And even if one did manage to find themselves in one of these rare situations, the examples are all of approaching or navigating near shore and in channels, where you state that H up is preferred!

Again, regardless of which orientation the plotter is in, there are 4 instruments and a mechanical compass telling me what heading I am on, and I can place the cursor anywhere on the chart and get true range and bearing (as well as relative). I bet all other cruising boats are similarly equipped with at least a mechanical compass and one electronic device (autopilot) telling them their heading.

It simply does not matter which orientation one's plotter is in, as long as one is comfortable using it that way. It also doesn't matter what any commercial or military school teaches, or governmental body recommends.

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Old 22-11-2014, 08:01   #38
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Re: Choosing Map Orientation on Chartplotter

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It also doesn't matter what any commercial or military school teaches, or governmental body recommends.

If you collide with another ship, it matters to them because the lawyers will pick their navigation practices apart bit by bit. They may do the same to you.


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Old 22-11-2014, 08:40   #39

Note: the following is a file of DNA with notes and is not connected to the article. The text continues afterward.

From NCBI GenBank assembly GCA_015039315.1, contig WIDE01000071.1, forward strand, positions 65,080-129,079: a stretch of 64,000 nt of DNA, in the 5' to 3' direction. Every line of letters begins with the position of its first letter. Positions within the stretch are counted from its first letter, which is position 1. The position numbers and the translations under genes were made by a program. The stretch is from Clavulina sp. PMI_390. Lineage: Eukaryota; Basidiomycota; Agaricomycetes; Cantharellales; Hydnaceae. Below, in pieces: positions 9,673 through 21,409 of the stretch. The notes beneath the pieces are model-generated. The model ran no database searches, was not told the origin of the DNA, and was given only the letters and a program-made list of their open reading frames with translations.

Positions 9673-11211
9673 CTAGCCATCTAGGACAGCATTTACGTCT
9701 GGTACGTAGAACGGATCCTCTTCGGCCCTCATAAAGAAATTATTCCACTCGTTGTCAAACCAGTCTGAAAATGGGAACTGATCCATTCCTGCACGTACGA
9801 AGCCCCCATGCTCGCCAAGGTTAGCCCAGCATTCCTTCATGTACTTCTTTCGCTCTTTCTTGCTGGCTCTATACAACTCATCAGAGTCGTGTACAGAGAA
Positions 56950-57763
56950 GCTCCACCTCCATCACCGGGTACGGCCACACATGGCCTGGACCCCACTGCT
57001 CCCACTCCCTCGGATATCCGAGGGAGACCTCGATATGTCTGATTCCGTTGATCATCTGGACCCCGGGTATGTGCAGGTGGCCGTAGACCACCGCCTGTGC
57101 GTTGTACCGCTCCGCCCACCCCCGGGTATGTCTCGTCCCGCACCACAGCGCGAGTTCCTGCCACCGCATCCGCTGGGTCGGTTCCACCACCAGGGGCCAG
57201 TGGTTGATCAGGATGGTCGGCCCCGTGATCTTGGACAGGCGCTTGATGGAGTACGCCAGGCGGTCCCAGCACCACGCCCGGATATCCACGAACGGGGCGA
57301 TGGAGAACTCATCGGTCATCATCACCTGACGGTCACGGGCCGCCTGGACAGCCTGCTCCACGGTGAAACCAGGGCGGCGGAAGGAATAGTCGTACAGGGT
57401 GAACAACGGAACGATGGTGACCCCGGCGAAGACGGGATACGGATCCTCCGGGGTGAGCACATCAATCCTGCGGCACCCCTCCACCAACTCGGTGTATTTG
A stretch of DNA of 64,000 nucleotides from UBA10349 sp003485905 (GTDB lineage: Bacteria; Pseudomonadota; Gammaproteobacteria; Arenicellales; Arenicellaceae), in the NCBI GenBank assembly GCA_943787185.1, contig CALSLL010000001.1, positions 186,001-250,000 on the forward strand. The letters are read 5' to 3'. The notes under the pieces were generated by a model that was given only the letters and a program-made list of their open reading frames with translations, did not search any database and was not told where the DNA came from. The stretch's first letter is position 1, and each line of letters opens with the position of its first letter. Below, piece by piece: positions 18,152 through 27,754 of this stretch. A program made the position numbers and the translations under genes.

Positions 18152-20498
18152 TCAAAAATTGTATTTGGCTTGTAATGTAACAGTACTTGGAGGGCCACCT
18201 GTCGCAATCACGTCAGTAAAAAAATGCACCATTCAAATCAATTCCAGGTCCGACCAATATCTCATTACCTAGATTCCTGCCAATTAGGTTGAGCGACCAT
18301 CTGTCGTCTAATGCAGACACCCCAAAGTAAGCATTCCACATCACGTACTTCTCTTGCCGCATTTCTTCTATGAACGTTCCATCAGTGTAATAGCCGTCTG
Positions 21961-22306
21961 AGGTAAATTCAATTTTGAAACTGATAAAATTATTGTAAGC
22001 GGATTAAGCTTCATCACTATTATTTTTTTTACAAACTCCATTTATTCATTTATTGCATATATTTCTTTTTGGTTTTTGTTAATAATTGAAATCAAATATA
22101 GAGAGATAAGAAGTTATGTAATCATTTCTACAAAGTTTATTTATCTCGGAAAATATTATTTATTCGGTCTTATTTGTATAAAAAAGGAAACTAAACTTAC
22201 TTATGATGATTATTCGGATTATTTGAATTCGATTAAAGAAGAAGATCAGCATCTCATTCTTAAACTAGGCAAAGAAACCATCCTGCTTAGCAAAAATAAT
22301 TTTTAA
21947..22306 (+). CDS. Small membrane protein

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Re: Choosing Map Orientation on Chartplotter

Course up is the only way I set my Chartplotter. I'm also overly the radar. I am looking at the real world view on both visual, chart and radar. Any other way is taking mental power that just confuses the situation to me. For large scale situational awareness I zoom out occasionally to see where I am.

I don't have the ability to overlay AIS on my chartplotter, so I use INavX on my IPad or IPhone for that in the cockpit. I do have overlay on my PC with AIS on my Raytech software, but that is only class A and is is at the Nav station below.

Back in my early Air Force flying days, everything was N up, analog instruments in the cockpit. It was confusing, stressful and much harder to implement. At 9 miles a minute, it was much harder to do. Along came HSI (horizontal situation indicator) and we thought it was the best thing since sliced bread. It was the analog equivalent of today's Chartplotter. We could orient to the direction we were actually going. Sailing at very slow speeds is a piece of cake in comparison in either mode, but I prefer course up and believe it is much safer and easier.


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Old 22-11-2014, 08:44   #40
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Re: Choosing Map Orientation on Chartplotter

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If you collide with another ship, it matters to them because the lawyers will pick their navigation practices apart bit by bit. They may do the same to you.